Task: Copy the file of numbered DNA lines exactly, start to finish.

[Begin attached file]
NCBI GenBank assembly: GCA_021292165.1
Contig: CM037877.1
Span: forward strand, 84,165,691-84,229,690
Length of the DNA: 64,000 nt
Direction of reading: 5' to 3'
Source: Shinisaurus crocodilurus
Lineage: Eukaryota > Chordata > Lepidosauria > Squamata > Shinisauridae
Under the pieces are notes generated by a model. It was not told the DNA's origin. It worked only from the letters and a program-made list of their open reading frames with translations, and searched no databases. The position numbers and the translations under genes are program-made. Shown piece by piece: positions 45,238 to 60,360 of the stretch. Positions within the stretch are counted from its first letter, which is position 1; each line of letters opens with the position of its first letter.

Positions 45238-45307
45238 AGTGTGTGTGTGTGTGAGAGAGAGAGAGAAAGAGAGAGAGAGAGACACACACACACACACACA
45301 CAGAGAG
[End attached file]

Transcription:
NCBI GenBank assembly: GCA_021292165.1
Contig: CM037877.1
Span: forward strand, 84,165,691-84,229,690
Length of the DNA: 64,000 nt
Direction of reading: 5' to 3'
Source: Shinisaurus crocodilurus
Lineage: Eukaryota > Chordata > Lepidosauria > Squamata > Shinisauridae
Under the pieces are notes generated by a model. It was not told the DNA's origin. It worked only from the letters and a program-made list of their open reading frames with translations, and searched no databases. The position numbers and the translations under genes are program-made. Shown piece by piece: positions 45,238 to 60,360 of the stretch. Positions within the stretch are counted from its first letter, which is position 1; each line of letters opens with the position of its first letter.

Positions 45238-45307
45238 AGTGTGTGTGTGTGTGAGAGAGAGAGAGAAAGAGAGAGAGAGAGACACACACACACACACACA
45301 CAGAGAG